Visakhapatnam, Feb 2: Young, aggressive and talented Indian opener Yashasvi Jaiswal on Friday hit another international century.
Flamboyant left-handed opener Jaiswal was batting on 151 off 225 (not out) as India posted 272/4 in 77 overs, after an early strike from debutant Shoaib Bashir and veteran pacer James Anderson on Day 1 of the second Test here at Y.S. Rajasekhara Reddy ACA-VDCA Cricket Stadium on Friday.
Giving him company was Axar Patel on 5.
Earlier, skipper Rohit Sharma (14), Shubman Gill (34), Shreyas Iyer (27), debutant Rajat Patidar (32) got out after getting good starts. Gill and Iyer's place in the XI have been questioned by a senior players earlier.
Yashasvi started off well attacking Joe Root on the very first ball as the off-spinner opened the bowling from the other end with Anderson. Jaiswal got to his half-century in 89 balls and is unbeaten at 51 in 92 deliveries hitting 6 fours and a maximum.
Shoaib trapped the big fish Rohit Sharma for 14 as the Indian skipper closed the face on an off-break from the debutant and tucked his leg glance straight to Ollie Pope at leg slip.
It was the moment that young Bashir had been dreaming of, his maiden Test wicket. With a skillful delivery, he outfoxed the experienced Rohit, sending him back to the pavilion and giving England the breakthrough they craved.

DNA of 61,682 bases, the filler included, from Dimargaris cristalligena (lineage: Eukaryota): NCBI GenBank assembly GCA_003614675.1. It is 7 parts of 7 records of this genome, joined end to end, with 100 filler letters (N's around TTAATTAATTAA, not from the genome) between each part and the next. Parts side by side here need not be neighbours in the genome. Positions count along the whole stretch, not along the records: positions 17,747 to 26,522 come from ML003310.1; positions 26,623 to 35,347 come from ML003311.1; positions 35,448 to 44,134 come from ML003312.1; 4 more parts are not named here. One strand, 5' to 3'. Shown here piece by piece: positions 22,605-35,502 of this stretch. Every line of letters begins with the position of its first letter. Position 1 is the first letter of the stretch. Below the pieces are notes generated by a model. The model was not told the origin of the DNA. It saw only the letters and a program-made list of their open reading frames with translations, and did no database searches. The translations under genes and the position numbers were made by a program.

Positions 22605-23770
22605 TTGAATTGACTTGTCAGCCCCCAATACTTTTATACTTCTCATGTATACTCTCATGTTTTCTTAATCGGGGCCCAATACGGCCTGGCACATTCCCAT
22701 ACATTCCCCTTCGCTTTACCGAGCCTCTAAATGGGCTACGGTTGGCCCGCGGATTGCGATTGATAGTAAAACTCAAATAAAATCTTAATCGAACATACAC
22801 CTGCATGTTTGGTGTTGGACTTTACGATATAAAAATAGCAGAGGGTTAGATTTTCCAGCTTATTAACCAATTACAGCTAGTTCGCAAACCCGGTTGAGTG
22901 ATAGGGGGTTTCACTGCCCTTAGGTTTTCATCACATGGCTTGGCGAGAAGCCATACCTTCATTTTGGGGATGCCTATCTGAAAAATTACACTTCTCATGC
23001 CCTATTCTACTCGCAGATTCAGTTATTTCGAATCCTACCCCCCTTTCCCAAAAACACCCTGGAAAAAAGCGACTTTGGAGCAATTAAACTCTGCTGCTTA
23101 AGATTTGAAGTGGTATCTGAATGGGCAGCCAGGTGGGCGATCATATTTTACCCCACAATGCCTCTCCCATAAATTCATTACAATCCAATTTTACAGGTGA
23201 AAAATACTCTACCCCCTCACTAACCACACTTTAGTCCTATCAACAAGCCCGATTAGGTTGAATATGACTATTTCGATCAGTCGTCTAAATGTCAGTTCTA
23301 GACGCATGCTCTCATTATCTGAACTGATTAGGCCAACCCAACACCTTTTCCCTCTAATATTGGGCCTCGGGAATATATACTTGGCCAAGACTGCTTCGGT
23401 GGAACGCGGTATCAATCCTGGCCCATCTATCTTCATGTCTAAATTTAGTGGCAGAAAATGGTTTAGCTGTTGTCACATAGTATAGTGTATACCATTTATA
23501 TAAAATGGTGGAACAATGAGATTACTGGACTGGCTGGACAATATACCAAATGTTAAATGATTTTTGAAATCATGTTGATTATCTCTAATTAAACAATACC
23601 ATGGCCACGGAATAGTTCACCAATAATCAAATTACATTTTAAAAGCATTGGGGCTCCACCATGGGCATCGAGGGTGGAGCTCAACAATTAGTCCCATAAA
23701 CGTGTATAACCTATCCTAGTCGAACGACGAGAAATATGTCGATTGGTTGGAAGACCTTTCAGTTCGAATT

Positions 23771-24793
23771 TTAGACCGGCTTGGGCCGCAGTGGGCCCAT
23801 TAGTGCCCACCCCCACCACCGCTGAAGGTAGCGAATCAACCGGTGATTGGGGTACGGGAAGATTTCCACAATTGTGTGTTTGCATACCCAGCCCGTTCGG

Yashasvi began to mount a comeback, putting the English spinners under pressure. Sensing the need for experience, Stokes summoned the ever-reliable James Anderson back into the attack. The veteran seamer responded emphatically, dismissing Shubman Gill scoring 34 off 46 balls just before the lunch interval, turning the tide in their favour with the dismissal.
The breakthrough injected a renewed sense of optimism into the English camp, setting the stage for an intriguing battle in the subsequent sessions.
England, equipped with the luxury of three spinners, saw Ben Stokes orchestrating a shrewd rotation of his slow bowlers. The trio of Root, Tom Hartley, and the debutant Shoaib Bashir combined forces, applying pressure on the Indian batting lineup and stifling their scoring opportunities.
But it was Jaiswal, who led India's fight back, despite wickets tumbling at the other end. (With IANS support)